Homage to nature
Seiko celebrates the memory and mission of conservationist Seub Nakhasathien with a special piece
A mechanical watch is not just a timepiece, but a reminder of the unfinished mission of Seub Nakhasathien, who laid down his life for conservation in 1990. At the helm of Huai Kha Khaeng Wildlife Sanctuary in Uthai Thani, he suffered numerous setbacks from deforestation and poaching to poverty. And after eight months of stewardship, he cleared his decks, made a will and shot himself in his quarters out of frustration in a bid to raise public awareness of environmental protection.
Now the Thai patriot has been honoured with the Seiko Prospex Alpinist Seub Nakhasathien Thailand Limited Edition. Inspired by nature, its dial shows a ray of light that shines through a lush forest. At the back of the stainless steel case is a long-tailed goral jumping over a wildfire, the logo of the Seub Nakhasathien Foundation that carries his mission forward. It is placed in a box that shows the endangered tiger, an indicator of biodiversity, on the lid. The limited edition of 1,000 pieces is almost sold out.
"Seiko has focused on sustainability, which translates into every aspect of the company, including our product," said Wantanee Vatanakorn, brand director for Seiko Thailand. "After we decided to focus on conservation, the Seub Nakhasathien Foundation came to mind. We wanted to develop a special line of watches and donate a portion of sales to support its activities."
Huai Kha Khaeng Wildlife Sanctuary is rich in diverse flora and fauna due to its unique location. It is surrounded by four biogeographical regions -- Sundaic, Indo-Burmese, Indo-Chinese and Sino-Himalayan. It covers around 1.8 million rai of land, which has a variety of tropical forests and serves as a watershed for the Mae Klong and Sakae Krang rivers. It is home to more than 700 wild animals, including tigers, leopards, tapirs, bantengs and gaurs. Unesco declared Huai Kha Khaeng and Thung Yai Naresuan as World Heritage Sites in 1991.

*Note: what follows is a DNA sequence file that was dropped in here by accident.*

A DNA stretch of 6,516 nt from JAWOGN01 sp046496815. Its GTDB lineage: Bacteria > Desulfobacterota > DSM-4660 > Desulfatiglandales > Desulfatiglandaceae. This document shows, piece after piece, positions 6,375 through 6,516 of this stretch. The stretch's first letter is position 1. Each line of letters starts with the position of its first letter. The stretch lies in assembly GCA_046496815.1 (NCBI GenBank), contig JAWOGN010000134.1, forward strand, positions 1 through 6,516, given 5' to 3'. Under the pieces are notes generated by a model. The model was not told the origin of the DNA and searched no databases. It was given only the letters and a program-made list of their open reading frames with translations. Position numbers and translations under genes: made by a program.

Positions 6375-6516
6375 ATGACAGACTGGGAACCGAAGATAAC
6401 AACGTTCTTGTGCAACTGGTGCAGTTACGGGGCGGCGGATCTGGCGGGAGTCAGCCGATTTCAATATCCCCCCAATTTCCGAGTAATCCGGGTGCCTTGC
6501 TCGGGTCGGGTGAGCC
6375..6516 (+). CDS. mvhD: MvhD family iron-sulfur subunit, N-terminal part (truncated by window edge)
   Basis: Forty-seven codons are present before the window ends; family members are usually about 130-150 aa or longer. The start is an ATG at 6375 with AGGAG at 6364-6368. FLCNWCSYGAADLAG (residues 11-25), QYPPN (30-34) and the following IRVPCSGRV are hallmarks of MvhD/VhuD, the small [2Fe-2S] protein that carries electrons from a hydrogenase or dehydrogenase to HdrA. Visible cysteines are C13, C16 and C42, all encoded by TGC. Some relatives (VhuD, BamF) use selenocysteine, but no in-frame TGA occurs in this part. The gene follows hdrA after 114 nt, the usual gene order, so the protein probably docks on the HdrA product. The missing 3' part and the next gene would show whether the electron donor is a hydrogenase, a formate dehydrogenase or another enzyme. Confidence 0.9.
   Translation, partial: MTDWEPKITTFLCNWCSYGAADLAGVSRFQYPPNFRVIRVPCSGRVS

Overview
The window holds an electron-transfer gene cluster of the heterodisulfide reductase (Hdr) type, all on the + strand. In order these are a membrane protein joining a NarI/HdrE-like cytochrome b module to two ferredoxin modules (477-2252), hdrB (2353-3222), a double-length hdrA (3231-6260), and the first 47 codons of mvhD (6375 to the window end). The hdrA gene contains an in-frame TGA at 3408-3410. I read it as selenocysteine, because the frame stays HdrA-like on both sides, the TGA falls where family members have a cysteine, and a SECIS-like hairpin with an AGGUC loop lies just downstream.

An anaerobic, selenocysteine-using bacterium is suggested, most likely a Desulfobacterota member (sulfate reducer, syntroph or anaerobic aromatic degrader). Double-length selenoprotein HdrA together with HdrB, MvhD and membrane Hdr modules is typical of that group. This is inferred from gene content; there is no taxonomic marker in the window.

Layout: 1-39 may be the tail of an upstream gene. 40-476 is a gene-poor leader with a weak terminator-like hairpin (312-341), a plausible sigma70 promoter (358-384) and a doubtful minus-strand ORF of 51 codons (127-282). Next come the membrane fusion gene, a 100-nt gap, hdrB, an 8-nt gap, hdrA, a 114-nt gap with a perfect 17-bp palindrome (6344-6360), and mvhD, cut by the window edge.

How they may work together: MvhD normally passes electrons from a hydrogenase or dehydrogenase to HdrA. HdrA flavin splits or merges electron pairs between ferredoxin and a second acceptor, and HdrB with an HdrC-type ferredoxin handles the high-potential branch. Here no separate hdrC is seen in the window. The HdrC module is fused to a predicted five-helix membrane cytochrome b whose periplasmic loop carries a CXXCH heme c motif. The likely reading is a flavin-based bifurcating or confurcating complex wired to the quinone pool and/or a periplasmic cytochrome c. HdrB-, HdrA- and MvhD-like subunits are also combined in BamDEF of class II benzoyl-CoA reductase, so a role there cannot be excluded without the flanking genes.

Still, the shortage of resources has been an obstacle in conservation work. After the death of Seub, conservationists set up the Seub Nakhasathien Foundation to continue his mission. It is an environmental non-governmental organisation that relies mainly on public donations. It provides support to precarious forest rangers and wildlife research, including on long-tailed gorals, red-headed vultures and fishing cats, on top of other communication campaigns.
Photos of Seub Nakhasathein, including his relocation of animals stranded at Cheow Lan dam, in Sarakadee magazine. (Photo: Thana Boonlert)
"Given the size of the sanctuary, manpower and budget are limited. [Forest rangers] are unable to monitor it thoroughly. Conservation can't stop. In case of emergencies, such as last night's clash [between officials and poachers], they must be on duty," said Thanakorn Chaiyot, officer for the Seub Nakhasathien Foundation.
Seiko Thailand recently launched a corporate social responsibility project titled Save The Forest, following its marine conservation campaign of over five years. It provided financial support of 500,000 baht from the sale of the limited-edition wristwatch to the Seub Nakhasathien Foundation and invited the media to join a trip to raise public awareness of environmental protection this year.